Five nests to discover in the Garden in March and April

A naturalist in the Gulbenkian Garden

In Spring the world of birds is a busy and bustling place. Here are five species that you can look for at this time of year.
Wilder 20 Mar 2018 3 min
A naturalist in the Gulbenkian Garden

At this time of year the world of birds is a busy and bustling place. They have to choose a territory, defend it from rivals, find a partner and build a nest. There is a lot to do before the chicks arrive and there are several strategies used by the different species of birds that live in gardens. In general, three questions need to be answered when building a nest: what materials to use, where to build, and what shape to give it.

Here are five species that you can observe at this time of year in the garden. If you’re lucky, you will be able to see birds flying by, carrying the material to build their nests in their beaks. And if you can find the nests, usually well camouflaged in the vegetation, then you are a true detective!

The Eurasian wren

Troglodytes troglodytes

With its brownish tones, this is one of the smallest birds in Portugal. Its nests are tiny, ball-shaped and made of moss, feathers and dried leaves and twigs. The males build several very well hidden nests in hedges, bushes and natural or artificial cavities in the hope that one of them will be chosen by a female.

Breeding period: Early March to July
Number of eggs (per clutch): Between 3 to 9

The Eurasian blackcap

Sylvia atricapilla

This small greyish bird appears to have a small cap on its head. When the time comes for courtship, the males build a series of very simple nests in bushes or small trees, even though only one of them will be used, if they are lucky enough to attract a female. Once they have a mate, the pair completes the nest with twigs and roots intertwined with hair and grass.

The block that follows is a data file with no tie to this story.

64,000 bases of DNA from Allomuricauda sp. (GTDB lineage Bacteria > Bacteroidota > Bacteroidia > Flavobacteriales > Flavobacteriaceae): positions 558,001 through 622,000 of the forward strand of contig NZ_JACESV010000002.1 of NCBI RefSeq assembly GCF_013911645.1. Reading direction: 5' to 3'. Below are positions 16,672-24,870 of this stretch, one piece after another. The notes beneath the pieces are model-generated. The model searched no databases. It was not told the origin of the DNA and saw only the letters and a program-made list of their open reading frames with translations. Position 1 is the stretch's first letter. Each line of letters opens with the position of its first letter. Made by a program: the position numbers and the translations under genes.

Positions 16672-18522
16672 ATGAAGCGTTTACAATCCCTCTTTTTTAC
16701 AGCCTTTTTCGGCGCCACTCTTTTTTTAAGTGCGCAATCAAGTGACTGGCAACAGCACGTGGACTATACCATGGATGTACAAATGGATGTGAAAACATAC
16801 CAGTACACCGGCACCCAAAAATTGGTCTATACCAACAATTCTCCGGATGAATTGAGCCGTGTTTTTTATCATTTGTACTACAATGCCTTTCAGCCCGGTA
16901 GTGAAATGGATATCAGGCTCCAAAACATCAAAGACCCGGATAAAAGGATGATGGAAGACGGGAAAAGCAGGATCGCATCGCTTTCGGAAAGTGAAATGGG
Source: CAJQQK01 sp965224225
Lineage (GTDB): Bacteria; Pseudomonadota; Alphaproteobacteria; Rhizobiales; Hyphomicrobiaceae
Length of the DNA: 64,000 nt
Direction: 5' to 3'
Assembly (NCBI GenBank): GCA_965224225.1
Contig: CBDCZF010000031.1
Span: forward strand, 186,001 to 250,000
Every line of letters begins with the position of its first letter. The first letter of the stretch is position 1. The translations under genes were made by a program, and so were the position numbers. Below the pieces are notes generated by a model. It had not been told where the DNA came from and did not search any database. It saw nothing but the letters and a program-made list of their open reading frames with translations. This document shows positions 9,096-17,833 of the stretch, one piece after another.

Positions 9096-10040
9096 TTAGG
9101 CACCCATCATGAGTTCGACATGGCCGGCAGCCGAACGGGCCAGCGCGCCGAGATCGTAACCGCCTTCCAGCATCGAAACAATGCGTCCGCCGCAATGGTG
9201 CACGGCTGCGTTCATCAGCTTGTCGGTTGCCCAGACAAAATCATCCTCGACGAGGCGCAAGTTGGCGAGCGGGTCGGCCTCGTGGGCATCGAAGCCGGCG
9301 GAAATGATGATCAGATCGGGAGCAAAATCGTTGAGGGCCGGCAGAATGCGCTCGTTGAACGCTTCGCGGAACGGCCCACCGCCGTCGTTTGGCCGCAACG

Breeding period: March to July
Number of eggs (per clutch): Between 4 to 6

The common blackbird

Turdus merula

Unlike the wren, it is the females of this species which build the nest, usually in trees or bushes. Blackbirds’ nests are bowl-shaped and woven with roots, leaves and dry branches, which are then covered with mud. The males are easier to recognise, with their black feathers and orange beak, while the females are a brownish colour.

Breeding period: Februaryto July
Number of eggs (per clutch): Between 3 to 5

Mallard duck

Anas platyrhynchos

The choice of the site for the nest is made jointly by the pair. Usually the nest is built on the ground, in places close to the water and hidden by vegetation, but nests have also been found in buildings. The female, with brownish feathers, uses the natural materials around her to cover the place where her little ducks will hatch. When incubation begins, she plucks feathers from her chest to cover her eggs.

Breeding period: December to April
Number of eggs (per clutch): Between 9 to 13

The common moorhen

Gallinula chloropus

The nests of this dark-bodied waterfowl with a red and yellow beak, one of the most common species in Portugal, are made jointly by the male and the female. The nests are basket-shaped and built with branches directly above the water or in the vegetation at a height of around one metre. They are fierce defenders of the territory around their nests.

Breeding period: March to August
Number of eggs (per clutch): Between 5 to 9


A naturalist in the Gulbenkian Garden

Once a month, over the course of a year, Wilder magazine revealed curiosities you shouldn’t miss in the Gulbenkian Garden and made a challenge: to discover and photograph or draw each discovery. The following year, based on the garden’s biodiversity and with the help of experts, we answered to several “how and why” questions on birds, insects, mammals, amphibians and plants.

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